Alasdair Roberts: Grief In The Kitchen And Mirth In The Hall - Hilfe

Alasdair Roberts - Grief In The Kitchen And Mirth In The Hall

Cover von Grief In The Kitchen And Mirth In The Hall
Alasdair Roberts
Grief In The Kitchen And Mirth In The Hall

Label Drag City
Erstveröffentlichung 31.03.2023
Format LP
Lieferzeit 1 – 3 Werktage
Preis 25,95 € (inkl. MwSt. zzgl. Versand)

23er, seine wunderbare Stimme liebe ich einfach. Diesmal wieder ein vordergründig ganz schlichtes Album, komplett solo, die Instrumentierung beschränkt sich auf seine Akustikgitarre (kongenial gespielt! Bestechend schön zuweilen!) oder Piano (in 3 Stücken, die tendenziell in niedrigerem Tempo gehalten sind). Traditioneller schottischer Folk pur, recht häufig balladesk, ruhig vorgetragen (aber nicht zwangsläufig wirklich langsam) und gern poetisch anmutend (was nicht nur einmal im starken Kontrast zum Inhalt der Texte steht), zugleich emotional packend. Zwischendurch klingt es schon mal rhythmisch ungewöhnlich interessant, einer der Tracks wird auf 7 Minuten ausgedehnt, ohne an Wirkung zu verlieren. Daß er auf eigene Kompositionen verzichtet, passiert ja nicht zum ersten Mal, meist sind es schottische Traditionals hier, aber auch ein paar irische sind darunter. Ausgesprochen empfehlenswert, wie die meisten seiner Alben. (detlev von duhn)


 Alasdair returns to his roots with Grief in the Kitchen and Mirth in the Hall, his fifth full-length collection of traditional song. Recorded live in the studio, it is an entirely solo collection of twelve traditional ballads and songs sparsely arranged for acoustic guitar, piano and voice. The majority of the songs originate in Alasdair"s homeland of Scotland, with a couple from Ireland and one from Prince Edward Island on Canada"s eastern seaboard too. The record takes its title from a line in the final verse of one of its songs, "The Baron o" Brackley" - a ballad of feuding clans and matrimonial betrayal from the north-east of Scotland. Grief in the Kitchen and Mirth in the Hall: it"s a title which goes some way towards encapsulating many of the record"s themes. Collectively the songs treat of various conflicts and tensions - those of gender; of class, status and position; and of geography and tribal belonging - and the roles and responsibilities expected at the various intersections of these constructs. That we should never forget! As with many of Alasdair"s recordings, Grief in the Kitchen and Mirth in the Hall contains ballads aplenty: tragic ("Bob Norris"), supernatural ("The Holland Handkerchief") and dramatic ("Eppie Morrie"). There are love songs ("The Lichtbob"s Lassie") and anti-love songs ("Kilbogie"). There are rare, seldom-heard pieces ("Young Airly") and much more well-known ones ("Mary Mild," a version of "The Queen"s Four Maries"). Woven through all of this - a thread of levity, perhaps - is a triptych of zoological allegories - a panegyric to a mystical steed ("The Wonderful Grey Horse"), a lament for a lost cow ("Drimindown") and a paean to a regal waterbird ("The Bonny Moorhen"), which serves to highlight the intersection of the mythic, the eternal and the mundane at which we all find ourselves in every day of our life on Earth. Grief In the Kitchen and Mirth in the Hall was masterfully recorded by Sam Smith at Green Door Studios, Glasgow over an economical two days, and mixed in one day.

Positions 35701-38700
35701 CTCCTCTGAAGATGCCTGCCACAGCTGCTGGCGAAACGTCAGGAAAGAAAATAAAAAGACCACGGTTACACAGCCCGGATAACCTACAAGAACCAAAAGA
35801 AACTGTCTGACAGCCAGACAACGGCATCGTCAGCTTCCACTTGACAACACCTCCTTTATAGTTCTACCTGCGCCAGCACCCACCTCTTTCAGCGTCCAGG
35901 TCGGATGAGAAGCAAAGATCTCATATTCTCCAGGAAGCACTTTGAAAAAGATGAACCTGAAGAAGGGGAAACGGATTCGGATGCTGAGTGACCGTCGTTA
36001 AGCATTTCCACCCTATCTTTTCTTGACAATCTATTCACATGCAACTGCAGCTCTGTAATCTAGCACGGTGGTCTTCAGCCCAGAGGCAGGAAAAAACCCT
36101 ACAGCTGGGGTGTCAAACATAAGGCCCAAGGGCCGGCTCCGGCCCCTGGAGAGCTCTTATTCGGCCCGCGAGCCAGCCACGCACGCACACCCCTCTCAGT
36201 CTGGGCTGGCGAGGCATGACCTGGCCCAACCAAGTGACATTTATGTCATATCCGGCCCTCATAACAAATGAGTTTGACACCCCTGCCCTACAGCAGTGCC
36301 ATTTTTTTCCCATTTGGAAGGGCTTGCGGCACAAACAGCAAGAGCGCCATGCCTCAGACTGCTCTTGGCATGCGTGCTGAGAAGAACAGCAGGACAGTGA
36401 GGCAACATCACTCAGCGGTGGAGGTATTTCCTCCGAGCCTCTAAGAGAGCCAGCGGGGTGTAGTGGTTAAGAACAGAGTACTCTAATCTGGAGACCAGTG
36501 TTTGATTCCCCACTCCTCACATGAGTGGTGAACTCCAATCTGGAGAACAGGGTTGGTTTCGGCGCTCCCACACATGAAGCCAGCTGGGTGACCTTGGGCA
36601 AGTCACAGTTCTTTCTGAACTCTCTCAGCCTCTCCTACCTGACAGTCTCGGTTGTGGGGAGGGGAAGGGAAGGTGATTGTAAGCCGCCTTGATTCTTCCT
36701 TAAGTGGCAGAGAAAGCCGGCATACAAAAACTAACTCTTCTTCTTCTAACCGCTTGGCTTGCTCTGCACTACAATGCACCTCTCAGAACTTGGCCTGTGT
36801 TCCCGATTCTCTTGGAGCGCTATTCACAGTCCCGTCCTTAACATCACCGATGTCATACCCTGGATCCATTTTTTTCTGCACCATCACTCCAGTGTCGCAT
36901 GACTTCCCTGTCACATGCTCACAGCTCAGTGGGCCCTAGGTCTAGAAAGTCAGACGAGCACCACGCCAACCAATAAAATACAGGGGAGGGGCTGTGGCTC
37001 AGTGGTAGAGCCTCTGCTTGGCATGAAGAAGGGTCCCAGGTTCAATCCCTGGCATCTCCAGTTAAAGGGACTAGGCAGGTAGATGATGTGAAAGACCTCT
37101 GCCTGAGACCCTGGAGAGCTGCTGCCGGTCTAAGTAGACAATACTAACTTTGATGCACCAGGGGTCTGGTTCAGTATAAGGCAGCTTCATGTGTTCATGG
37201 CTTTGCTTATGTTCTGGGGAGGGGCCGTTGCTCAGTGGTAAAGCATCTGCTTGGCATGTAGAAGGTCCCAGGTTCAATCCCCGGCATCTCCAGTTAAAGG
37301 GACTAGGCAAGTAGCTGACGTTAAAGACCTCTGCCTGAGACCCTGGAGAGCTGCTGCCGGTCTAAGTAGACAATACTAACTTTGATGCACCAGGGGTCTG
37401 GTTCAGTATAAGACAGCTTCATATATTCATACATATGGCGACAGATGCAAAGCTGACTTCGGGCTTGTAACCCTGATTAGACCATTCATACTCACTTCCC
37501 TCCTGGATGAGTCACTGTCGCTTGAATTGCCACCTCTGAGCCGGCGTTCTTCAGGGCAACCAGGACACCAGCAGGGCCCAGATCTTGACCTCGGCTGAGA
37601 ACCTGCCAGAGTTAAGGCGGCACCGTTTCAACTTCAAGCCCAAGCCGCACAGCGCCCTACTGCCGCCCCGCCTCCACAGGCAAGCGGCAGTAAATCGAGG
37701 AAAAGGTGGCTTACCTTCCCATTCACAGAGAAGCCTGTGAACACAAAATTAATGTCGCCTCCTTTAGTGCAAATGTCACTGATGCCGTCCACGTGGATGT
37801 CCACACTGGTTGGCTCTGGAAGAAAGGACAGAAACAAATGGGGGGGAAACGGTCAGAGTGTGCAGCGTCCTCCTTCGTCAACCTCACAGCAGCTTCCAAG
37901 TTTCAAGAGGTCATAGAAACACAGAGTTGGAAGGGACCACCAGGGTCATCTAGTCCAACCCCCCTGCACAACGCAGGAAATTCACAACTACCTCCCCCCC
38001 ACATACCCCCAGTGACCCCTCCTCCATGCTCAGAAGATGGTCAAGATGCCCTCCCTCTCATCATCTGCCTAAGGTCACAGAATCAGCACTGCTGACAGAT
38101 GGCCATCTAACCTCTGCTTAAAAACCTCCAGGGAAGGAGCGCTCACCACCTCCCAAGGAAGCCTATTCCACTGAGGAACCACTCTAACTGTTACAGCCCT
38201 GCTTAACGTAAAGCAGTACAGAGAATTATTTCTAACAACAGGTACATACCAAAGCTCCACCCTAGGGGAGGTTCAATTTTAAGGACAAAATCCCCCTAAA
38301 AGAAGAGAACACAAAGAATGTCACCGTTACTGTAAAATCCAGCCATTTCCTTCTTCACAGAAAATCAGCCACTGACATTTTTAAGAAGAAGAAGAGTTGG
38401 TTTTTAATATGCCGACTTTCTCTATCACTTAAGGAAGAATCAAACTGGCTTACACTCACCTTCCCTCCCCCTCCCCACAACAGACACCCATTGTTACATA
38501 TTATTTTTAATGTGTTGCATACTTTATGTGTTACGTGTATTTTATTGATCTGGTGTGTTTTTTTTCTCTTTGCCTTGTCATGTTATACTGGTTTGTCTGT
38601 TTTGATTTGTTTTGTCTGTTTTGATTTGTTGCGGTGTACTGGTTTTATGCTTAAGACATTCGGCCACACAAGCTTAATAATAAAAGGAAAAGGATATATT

1. The Wonderful Grey Horse<
>2. Eppie Morrie<
>3. Kilbogie<
>4. The Lichtbob's Lassie<
>5. Young Airly<
>6. Bob Norris<
>7. Drimindown<
>8. The Convict Maid<
>9. The Bonny Moorhen<
>10. The Baron o'Brackley<
>11. Mary Mild<
>12. The Holland Handkerchief
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